There's no doubt that T-Mobile's network has greatly improved since Legere took over the reigns at the nation's fourth largest carrier. I've been on T-Mobile since just before Legere took over and I've seen huge changes in their network in my area in that short amount of time. Going from barely getting a signal, to basically a full signal with pretty decent speeds. Now that Sprint is trying to buy T-Mobile and merge the two so they can better compete with Verizon and AT&T. T-Mobile has already bought some low-band spectrum from Verizon earlier this year, that'd be the 700Mhz spectrum that will be used in their network later on this year (remember this stuff takes time, it can't be done over night as much as we wish it could).
Right now there's a lot of rumors going around about this T-Mobile/Sprint deal, and many still feel that it's not going to get approved. Unlike when AT&T was attempting to buy T-Mobile, T-Mobile isn't just sitting still waiting for the deal to be approved. They have a backup plan in motion. That backup plan is simple, buy low-band spectrum from smaller, competing carriers. The one thing that T-Mobile really needs is low-band spectrum. And the reason being is that it penetrates buildings much better than the higher bands, like the 2.5GHz that Sprint is using for Spark. The 700MHz block of spectrum they bought from Verizon earlier this year covers about half of the US. However, the other half is covered by about 33 other carriers. One of them being US Cellular. So it'll be a great task to get the rest of that spectrum for T-Mobile, but I think it can happen.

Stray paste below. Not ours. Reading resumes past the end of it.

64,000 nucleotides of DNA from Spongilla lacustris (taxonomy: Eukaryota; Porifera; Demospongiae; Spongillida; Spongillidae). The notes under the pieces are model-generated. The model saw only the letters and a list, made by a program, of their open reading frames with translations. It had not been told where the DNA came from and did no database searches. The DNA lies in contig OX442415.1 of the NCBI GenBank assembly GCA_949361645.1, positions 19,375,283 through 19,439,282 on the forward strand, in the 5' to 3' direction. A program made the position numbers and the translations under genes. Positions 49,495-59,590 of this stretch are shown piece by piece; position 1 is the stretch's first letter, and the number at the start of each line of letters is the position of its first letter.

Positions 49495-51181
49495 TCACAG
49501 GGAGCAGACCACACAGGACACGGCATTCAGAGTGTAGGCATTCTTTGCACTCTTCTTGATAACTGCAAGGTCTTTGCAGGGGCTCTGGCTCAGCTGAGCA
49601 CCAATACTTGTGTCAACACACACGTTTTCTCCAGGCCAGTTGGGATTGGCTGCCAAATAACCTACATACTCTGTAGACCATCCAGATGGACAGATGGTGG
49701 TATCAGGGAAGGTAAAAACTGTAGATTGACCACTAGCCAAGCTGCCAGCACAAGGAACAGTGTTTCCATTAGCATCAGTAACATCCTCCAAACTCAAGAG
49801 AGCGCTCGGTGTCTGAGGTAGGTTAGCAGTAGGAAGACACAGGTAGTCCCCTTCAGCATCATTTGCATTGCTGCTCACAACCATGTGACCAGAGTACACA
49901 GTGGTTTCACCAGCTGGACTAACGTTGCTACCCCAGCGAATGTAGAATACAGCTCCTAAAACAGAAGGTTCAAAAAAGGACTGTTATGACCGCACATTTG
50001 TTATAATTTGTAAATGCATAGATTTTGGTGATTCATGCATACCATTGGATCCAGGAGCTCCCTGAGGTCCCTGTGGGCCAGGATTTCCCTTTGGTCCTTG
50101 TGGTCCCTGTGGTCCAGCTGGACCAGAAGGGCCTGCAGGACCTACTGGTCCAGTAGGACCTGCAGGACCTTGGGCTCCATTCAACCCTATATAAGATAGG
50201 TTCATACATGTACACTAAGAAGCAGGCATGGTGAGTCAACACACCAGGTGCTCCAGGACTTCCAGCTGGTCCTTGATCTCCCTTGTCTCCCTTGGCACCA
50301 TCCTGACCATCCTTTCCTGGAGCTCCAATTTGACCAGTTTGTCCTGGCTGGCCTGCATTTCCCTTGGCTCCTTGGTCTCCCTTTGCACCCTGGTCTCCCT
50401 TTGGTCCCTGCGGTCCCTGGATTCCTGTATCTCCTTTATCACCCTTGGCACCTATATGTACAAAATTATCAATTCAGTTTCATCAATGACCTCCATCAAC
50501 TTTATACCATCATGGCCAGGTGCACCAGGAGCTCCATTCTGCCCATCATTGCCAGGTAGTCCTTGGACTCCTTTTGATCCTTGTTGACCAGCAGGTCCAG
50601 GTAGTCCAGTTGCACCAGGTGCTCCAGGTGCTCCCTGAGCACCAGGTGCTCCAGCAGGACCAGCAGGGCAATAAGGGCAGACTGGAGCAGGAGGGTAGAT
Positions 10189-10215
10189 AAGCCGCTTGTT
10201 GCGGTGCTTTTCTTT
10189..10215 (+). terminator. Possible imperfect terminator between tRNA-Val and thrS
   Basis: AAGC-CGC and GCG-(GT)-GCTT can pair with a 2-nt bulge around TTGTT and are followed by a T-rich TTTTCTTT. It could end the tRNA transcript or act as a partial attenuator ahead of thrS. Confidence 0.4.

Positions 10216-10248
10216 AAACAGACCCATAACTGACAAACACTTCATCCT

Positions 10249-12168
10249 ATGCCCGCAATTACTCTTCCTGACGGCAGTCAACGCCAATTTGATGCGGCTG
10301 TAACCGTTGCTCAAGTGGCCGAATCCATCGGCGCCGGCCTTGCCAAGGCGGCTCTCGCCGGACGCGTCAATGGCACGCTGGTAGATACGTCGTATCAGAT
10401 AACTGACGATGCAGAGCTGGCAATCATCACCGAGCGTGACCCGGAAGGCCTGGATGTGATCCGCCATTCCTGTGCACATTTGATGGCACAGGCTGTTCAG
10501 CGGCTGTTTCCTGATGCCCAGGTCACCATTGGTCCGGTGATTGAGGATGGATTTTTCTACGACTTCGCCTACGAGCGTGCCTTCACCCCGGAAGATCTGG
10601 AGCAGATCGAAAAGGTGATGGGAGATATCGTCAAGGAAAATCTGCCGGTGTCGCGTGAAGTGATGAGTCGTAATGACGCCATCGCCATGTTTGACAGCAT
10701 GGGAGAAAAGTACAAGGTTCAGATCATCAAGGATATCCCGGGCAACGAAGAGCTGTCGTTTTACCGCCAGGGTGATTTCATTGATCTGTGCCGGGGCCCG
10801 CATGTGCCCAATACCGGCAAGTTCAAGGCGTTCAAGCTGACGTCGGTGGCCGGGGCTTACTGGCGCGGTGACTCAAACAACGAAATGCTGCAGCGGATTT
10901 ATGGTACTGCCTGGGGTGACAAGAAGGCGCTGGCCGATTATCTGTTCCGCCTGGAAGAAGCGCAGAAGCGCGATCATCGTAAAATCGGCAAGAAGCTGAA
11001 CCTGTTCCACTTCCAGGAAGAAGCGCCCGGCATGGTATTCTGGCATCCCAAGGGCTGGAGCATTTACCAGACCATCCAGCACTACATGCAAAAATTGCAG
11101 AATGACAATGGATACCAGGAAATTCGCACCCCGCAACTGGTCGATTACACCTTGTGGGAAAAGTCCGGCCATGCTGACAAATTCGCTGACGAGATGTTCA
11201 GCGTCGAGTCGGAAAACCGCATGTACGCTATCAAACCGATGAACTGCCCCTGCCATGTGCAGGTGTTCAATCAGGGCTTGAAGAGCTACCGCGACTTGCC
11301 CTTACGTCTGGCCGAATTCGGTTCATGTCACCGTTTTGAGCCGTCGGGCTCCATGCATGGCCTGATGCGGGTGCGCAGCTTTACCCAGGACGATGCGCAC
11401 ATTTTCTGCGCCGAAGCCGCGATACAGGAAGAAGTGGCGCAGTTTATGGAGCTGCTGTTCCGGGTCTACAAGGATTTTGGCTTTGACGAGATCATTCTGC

Then there's also the 600MHz spectrum auction happening next year. Which the FCC has changed the rules a bit to make it more fair for Sprint and T-Mobile. Oh and by the way, the current deal that's being rumored between those two includes a breakup fee of $2 billion. I wouldn't be surprised to see T-Mobile using that cash to buy more spectrum or work on their network some more. They have come a long way in the past two years, but still have a long way to go.